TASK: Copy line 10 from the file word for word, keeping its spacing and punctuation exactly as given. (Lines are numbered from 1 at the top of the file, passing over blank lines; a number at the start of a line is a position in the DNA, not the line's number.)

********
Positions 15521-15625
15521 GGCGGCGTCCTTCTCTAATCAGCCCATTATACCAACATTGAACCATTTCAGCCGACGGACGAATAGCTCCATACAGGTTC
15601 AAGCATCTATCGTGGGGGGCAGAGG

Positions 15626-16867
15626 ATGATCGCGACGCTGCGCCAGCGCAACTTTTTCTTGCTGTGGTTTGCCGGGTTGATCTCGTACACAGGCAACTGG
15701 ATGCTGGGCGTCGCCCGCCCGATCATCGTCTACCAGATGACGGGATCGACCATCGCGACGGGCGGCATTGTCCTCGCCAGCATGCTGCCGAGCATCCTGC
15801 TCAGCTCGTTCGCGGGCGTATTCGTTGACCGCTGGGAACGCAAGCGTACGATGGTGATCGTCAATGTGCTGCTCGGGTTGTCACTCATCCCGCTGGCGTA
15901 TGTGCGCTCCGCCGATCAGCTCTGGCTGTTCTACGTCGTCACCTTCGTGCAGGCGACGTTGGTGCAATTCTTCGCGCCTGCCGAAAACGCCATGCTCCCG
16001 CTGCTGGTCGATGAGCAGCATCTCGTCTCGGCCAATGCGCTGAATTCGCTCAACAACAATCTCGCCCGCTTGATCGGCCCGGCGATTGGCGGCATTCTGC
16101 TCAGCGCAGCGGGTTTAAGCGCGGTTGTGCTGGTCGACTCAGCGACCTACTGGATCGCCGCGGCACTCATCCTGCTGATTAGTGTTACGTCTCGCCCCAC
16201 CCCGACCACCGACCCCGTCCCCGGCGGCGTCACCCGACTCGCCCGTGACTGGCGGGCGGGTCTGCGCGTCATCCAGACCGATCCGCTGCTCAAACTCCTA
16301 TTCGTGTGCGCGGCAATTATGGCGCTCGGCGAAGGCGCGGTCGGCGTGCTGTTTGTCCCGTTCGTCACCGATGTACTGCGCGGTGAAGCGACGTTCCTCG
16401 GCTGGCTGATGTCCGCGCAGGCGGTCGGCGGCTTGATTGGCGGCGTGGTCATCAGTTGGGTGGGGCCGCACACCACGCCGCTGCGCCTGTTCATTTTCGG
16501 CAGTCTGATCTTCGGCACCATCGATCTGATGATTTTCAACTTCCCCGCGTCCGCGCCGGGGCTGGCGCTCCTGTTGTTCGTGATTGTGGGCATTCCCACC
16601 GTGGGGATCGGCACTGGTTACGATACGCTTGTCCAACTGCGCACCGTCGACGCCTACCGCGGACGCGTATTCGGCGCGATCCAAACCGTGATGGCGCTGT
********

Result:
16101 TCAGCGCAGCGGGTTTAAGCGCGGTTGTGCTGGTCGACTCAGCGACCTACTGGATCGCCGCGGCACTCATCCTGCTGATTAGTGTTACGTCTCGCCCCAC